Protected Cell Companies

Professional Company Secretarial Solutions

A Guide to Protected Cell Companies: a new corporate structure for Insurance SPVs

Introduction

When the Risk Transformation Regulations (the ‘Regulations’)[1] become law, the first significant new legal structure since the creation of the Limited Liability Partnership in 2001 will be come into existence. Under the current proposals, a protected cell company (‘PCC’) will be able to be used only as a multi-arrangement insurance special purpose vehicle (‘mISVP’) however the government will keep the potential broader use of PCCs under review.

This note provides an overview of the proposals and the potential impact of the introduction of the PCC as a legal structure. After reading this note, please feel free to contact one of Elemental’s financial regulatory experts who can assist with any PCC queries you may have.

The Protected Cell Company

Although a PCC will be a private company limited by shares, it will have unique characteristics that have never before been written into English law. Designed to provide for the efficient and robust management of multiple insurance linked security (‘ISL’) deals, a PCC will comprise a core administrative unit and any number of separate cells, each linked to a separate ILS deal. Any shares issued on behalf of a cell will carry no voting rights, i.e. investors have no means of influencing the management of a PCC.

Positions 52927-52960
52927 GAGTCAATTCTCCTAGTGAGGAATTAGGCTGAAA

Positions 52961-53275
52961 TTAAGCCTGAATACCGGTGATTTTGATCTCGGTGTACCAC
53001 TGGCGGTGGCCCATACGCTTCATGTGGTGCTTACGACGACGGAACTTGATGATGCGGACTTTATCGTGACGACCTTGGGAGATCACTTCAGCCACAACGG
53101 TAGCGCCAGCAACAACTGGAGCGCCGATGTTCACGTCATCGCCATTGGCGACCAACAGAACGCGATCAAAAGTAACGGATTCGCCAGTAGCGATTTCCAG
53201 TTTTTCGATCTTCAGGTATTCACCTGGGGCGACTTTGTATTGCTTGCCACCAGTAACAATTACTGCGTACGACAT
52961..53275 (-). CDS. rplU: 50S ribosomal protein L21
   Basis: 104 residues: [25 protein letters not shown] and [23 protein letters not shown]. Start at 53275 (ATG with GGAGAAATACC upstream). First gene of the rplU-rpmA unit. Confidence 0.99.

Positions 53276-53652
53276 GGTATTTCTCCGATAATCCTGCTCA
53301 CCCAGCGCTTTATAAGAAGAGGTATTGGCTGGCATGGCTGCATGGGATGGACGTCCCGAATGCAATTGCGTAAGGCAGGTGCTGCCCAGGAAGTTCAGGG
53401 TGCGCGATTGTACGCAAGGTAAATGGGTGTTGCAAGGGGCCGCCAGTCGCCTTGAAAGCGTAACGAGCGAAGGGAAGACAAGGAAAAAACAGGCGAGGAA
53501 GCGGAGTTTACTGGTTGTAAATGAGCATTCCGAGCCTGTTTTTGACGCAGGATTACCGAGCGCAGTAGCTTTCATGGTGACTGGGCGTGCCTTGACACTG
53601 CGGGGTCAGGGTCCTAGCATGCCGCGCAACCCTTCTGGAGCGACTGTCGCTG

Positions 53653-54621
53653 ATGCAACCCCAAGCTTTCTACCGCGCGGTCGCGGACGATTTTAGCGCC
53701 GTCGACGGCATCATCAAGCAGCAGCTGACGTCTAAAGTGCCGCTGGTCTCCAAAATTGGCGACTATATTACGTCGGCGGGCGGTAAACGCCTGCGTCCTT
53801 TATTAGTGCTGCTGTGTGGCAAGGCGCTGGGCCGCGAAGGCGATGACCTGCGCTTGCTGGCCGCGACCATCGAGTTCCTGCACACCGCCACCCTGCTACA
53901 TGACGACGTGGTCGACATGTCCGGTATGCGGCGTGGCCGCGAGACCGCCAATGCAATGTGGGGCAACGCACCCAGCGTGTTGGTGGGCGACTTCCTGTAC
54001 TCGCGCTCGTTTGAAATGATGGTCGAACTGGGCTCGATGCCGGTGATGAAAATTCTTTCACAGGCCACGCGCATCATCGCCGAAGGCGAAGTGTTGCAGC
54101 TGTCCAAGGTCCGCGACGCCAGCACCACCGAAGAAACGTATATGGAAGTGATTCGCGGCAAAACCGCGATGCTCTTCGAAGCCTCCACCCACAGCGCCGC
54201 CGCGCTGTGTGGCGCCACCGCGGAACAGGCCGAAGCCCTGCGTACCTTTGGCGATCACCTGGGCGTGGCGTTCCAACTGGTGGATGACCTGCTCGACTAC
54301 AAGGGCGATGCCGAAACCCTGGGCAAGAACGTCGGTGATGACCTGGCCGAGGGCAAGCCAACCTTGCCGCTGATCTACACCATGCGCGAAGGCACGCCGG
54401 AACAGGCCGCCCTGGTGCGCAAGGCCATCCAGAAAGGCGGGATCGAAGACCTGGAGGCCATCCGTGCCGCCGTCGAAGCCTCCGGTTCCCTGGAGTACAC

The core and its cells do not have individual legal personality. It is the PCC as a whole that has legal personality. However, each PCC cell will have many characteristics of separate legal personality. The most impactful being that each cell will be insolvency remote from other cells and the core.[2]

Unlike all other companies, the company registrar for PCCs will be the Financial Conduct Authority (‘FCA’) and not Companies House. An application to incorporate a PCC must be made to the FCA as part of an application to become regulated to perform the new regulated activity of ‘risk transformation’ (discussed below). If you are thinking about applying to the FCA to register a PCC, Elemental would be happy to discuss this process with you.

Whilst for now it appears that PCCs will be confined to the ILS sector, it is arguably a structure that could be utilised to enable effective ring-fencing in many sectors from banking (between retail and investment units of a bank) to fund management (allowing a fund to invest different investor’s funds in different sectors without the risk of one bad bet bringing the whole house down).